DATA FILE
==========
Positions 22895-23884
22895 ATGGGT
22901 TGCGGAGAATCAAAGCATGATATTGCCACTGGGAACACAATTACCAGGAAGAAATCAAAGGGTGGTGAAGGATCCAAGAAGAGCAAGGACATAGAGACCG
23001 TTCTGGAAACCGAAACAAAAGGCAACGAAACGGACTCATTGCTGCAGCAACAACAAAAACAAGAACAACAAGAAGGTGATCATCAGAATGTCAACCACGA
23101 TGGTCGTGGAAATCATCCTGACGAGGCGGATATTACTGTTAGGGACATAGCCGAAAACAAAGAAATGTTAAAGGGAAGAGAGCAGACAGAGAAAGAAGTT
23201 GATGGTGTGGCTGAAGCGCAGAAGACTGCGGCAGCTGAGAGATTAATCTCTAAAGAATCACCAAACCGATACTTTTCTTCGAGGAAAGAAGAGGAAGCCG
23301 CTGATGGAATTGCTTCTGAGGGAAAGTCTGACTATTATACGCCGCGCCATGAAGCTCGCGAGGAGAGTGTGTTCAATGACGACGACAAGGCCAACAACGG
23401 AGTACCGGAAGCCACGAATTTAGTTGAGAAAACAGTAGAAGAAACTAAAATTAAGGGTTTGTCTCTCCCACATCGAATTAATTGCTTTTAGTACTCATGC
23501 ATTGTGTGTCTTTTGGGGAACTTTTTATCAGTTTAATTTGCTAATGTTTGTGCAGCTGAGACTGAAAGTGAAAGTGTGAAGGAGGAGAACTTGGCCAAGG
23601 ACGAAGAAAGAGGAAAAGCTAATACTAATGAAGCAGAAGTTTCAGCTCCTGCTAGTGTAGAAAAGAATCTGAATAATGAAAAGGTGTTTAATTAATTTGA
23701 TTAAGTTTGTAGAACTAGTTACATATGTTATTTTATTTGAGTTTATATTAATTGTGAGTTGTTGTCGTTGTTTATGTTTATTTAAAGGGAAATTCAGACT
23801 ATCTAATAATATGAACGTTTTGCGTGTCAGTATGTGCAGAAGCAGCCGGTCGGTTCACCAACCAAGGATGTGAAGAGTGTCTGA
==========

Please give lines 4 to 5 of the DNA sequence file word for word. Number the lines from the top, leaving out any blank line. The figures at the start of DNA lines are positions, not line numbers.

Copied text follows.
23001 TTCTGGAAACCGAAACAAAAGGCAACGAAACGGACTCATTGCTGCAGCAACAACAAAAACAAGAACAACAAGAAGGTGATCATCAGAATGTCAACCACGA
23101 TGGTCGTGGAAATCATCCTGACGAGGCGGATATTACTGTTAGGGACATAGCCGAAAACAAAGAAATGTTAAAGGGAAGAGAGCAGACAGAGAAAGAAGTT